While research productivity can be measured through journal-article and book outcomes, the Paper recognises that assessing teaching quality is less easy, and so it is proposing a gradualist build to it; a technical consultative paper has been published.
The Government has, however, already identified what it sees as a key proxy for teaching quality — students’ employability and the future salary levels of students — the latter being available through accessing the tax records of former students. This will not be good news for universities that turn out artists, nurses, social workers, and theologians.
To achieve its aims quickly, the Government intends to streamline the regulatory framework, and cut red tape. Ten national bodies, including the Office for Fair Access and seven research councils in various subject-areas, will be reduced to two.
THERE are particular implications for the church universities. Many of their students are in the “softer” curriculum areas, such as art and design, and not in the “harder” subjects, such as the sciences, which lead to high graduate salaries. So they will need to campaign for a broader view of HE and its associated measures of teaching quality.
While we need scientists, business entrepreneurs, and money-spinners, we also need palliative nurses, primary-school teachers, and poets.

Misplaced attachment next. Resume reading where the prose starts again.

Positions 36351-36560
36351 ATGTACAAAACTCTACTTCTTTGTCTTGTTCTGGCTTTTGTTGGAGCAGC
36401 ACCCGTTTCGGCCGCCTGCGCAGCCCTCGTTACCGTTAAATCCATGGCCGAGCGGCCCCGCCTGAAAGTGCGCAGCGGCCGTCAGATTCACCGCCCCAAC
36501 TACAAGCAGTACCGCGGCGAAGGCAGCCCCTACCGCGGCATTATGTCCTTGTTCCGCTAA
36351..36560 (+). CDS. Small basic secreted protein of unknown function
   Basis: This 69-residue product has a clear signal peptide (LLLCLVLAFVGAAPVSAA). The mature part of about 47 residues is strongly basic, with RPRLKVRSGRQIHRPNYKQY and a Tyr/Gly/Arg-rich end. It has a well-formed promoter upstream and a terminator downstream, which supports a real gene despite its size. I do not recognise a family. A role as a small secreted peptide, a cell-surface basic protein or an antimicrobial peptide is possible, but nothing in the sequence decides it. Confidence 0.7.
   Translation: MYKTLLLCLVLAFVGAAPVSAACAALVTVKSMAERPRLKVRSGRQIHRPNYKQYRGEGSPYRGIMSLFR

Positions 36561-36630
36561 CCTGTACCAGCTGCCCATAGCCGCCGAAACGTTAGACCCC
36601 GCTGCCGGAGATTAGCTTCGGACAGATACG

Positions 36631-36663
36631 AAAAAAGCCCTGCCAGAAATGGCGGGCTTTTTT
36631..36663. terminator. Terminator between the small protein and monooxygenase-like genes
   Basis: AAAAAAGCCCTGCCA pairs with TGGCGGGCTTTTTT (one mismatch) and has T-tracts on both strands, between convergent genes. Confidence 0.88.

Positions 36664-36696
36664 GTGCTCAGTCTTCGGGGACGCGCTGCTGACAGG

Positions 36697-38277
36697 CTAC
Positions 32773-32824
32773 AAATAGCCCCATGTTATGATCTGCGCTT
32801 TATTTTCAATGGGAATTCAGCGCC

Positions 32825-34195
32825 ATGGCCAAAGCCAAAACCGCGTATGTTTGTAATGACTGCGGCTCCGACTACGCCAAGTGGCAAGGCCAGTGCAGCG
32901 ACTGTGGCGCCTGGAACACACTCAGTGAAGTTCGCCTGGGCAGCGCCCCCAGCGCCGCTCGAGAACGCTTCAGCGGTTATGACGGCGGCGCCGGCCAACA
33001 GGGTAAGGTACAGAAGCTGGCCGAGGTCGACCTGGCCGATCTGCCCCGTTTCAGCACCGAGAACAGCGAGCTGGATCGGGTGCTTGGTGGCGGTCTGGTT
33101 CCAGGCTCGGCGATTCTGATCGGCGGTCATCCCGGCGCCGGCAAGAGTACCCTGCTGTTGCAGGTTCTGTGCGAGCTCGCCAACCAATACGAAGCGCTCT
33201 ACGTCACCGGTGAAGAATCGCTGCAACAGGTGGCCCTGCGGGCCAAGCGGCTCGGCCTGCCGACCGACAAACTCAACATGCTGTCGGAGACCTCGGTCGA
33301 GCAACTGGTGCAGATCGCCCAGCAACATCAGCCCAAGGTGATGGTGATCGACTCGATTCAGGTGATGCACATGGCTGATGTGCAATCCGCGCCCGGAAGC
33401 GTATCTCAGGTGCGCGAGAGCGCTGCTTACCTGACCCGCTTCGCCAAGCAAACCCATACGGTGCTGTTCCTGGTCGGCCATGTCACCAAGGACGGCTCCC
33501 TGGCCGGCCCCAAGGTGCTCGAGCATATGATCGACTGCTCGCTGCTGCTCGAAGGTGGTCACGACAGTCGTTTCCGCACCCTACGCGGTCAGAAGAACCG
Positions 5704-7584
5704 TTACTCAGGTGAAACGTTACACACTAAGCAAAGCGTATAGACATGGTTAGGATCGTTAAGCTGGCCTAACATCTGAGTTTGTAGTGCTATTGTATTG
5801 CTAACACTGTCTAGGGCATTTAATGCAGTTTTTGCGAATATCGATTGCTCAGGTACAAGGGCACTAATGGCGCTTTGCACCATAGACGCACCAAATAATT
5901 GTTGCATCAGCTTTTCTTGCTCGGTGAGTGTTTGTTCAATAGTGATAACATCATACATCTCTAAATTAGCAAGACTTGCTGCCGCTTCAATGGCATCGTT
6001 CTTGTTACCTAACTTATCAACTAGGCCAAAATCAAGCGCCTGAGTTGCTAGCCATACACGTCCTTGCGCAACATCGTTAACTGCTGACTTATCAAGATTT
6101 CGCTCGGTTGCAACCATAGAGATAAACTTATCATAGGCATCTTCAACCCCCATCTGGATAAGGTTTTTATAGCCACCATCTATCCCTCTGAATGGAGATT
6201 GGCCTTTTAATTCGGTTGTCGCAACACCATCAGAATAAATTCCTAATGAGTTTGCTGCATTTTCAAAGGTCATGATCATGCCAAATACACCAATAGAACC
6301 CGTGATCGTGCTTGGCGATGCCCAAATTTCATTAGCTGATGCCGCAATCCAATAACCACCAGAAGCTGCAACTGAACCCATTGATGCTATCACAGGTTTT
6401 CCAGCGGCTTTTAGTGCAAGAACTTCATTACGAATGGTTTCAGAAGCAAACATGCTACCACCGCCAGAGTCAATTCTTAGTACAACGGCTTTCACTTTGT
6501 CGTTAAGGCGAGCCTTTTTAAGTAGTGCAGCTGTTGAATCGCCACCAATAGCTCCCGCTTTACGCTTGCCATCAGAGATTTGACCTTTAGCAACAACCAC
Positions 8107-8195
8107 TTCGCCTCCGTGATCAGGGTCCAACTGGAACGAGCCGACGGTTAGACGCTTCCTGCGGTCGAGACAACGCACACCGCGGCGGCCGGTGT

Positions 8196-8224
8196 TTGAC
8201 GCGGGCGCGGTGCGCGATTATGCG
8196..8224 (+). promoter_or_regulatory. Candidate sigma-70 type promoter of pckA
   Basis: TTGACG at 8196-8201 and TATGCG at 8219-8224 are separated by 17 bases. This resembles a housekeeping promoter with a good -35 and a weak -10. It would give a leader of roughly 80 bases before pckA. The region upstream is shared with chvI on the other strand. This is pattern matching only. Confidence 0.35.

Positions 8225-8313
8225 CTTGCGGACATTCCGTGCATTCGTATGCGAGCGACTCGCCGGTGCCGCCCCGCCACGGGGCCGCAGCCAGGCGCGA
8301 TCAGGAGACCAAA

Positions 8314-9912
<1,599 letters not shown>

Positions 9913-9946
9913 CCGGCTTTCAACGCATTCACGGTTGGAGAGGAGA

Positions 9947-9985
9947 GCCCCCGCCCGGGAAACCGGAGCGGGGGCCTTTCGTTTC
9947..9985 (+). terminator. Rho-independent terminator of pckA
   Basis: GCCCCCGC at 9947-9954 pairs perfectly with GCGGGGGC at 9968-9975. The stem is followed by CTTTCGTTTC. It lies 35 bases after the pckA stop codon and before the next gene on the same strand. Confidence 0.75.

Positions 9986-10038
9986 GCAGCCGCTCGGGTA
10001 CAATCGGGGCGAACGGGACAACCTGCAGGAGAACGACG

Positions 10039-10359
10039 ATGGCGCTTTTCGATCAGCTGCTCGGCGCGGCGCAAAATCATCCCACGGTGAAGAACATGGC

There is one aspect of the White Paper to which the foundational aims of the church universities are well attuned: the requirement to widen participation in HE by doubling the proportion of students from disadvantaged backgrounds, and increasing the number of black and minority-ethnic students. This is part of the plan to increase social mobility, and provides an opportunity for church universities to play to their strengths.
Buried in the Paper there is, however, a potential bear-trap. In the past, if a university wished to change its foundational documents, it had to get Privy Council authority to do so. It the future, this will not be necessary.
This could encourage a watering-down, or even an elimination, of the Church-related aspects in the church universities — unless the foundation members of the governing bodies are alert to the risk, and are prepared to take a stand.
The criteria for enabling small specialist universities could lead some Bible colleges and theological colleges, perhaps on a consortia basis, to set up their own universities. This could reinvigorate the Church-relatedness of its higher education sector, but it could also negatively affect the Anglican identity of the existing church universities.
In the Church of England, we are well attuned to what is happening in the school sector, and are well equipped to enhance our contribution. When it comes to higher education, we tend to be on much shakier ground. This White Paper offers both challenges to and opportunities for the Church. We need to rise to them.
The Revd Dr John Gay is an Honorary Research Fellow in Education at the University of Oxford, and a Visiting Professor at the University of Winchester.